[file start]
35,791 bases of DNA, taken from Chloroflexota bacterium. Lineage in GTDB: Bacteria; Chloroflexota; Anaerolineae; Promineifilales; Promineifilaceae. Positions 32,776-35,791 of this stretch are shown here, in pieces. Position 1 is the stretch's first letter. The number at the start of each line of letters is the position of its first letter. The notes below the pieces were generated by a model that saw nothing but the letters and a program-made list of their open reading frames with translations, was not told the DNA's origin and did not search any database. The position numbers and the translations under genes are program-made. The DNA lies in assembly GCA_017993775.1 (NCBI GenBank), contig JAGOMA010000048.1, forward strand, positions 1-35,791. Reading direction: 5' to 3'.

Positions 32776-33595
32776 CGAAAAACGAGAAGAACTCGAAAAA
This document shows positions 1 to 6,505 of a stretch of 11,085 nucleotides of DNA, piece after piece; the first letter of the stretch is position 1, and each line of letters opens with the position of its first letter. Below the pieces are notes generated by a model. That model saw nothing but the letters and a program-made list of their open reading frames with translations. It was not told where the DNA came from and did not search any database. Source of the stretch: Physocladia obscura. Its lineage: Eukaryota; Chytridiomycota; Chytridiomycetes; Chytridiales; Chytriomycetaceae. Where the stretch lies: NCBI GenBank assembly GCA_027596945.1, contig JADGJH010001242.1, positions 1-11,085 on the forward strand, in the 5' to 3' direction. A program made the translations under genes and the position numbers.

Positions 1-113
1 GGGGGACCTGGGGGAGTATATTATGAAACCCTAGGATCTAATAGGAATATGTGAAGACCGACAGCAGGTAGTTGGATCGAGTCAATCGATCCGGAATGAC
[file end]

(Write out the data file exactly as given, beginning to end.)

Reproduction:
35,791 bases of DNA, taken from Chloroflexota bacterium. Lineage in GTDB: Bacteria; Chloroflexota; Anaerolineae; Promineifilales; Promineifilaceae. Positions 32,776-35,791 of this stretch are shown here, in pieces. Position 1 is the stretch's first letter. The number at the start of each line of letters is the position of its first letter. The notes below the pieces were generated by a model that saw nothing but the letters and a program-made list of their open reading frames with translations, was not told the DNA's origin and did not search any database. The position numbers and the translations under genes are program-made. The DNA lies in assembly GCA_017993775.1 (NCBI GenBank), contig JAGOMA010000048.1, forward strand, positions 1-35,791. Reading direction: 5' to 3'.

Positions 32776-33595
32776 CGAAAAACGAGAAGAACTCGAAAAA
This document shows positions 1 to 6,505 of a stretch of 11,085 nucleotides of DNA, piece after piece; the first letter of the stretch is position 1, and each line of letters opens with the position of its first letter. Below the pieces are notes generated by a model. That model saw nothing but the letters and a program-made list of their open reading frames with translations. It was not told where the DNA came from and did not search any database. Source of the stretch: Physocladia obscura. Its lineage: Eukaryota; Chytridiomycota; Chytridiomycetes; Chytridiales; Chytriomycetaceae. Where the stretch lies: NCBI GenBank assembly GCA_027596945.1, contig JADGJH010001242.1, positions 1-11,085 on the forward strand, in the 5' to 3' direction. A program made the translations under genes and the position numbers.

Positions 1-113
1 GGGGGACCTGGGGGAGTATATTATGAAACCCTAGGATCTAATAGGAATATGTGAAGACCGACAGCAGGTAGTTGGATCGAGTCAATCGATCCGGAATGAC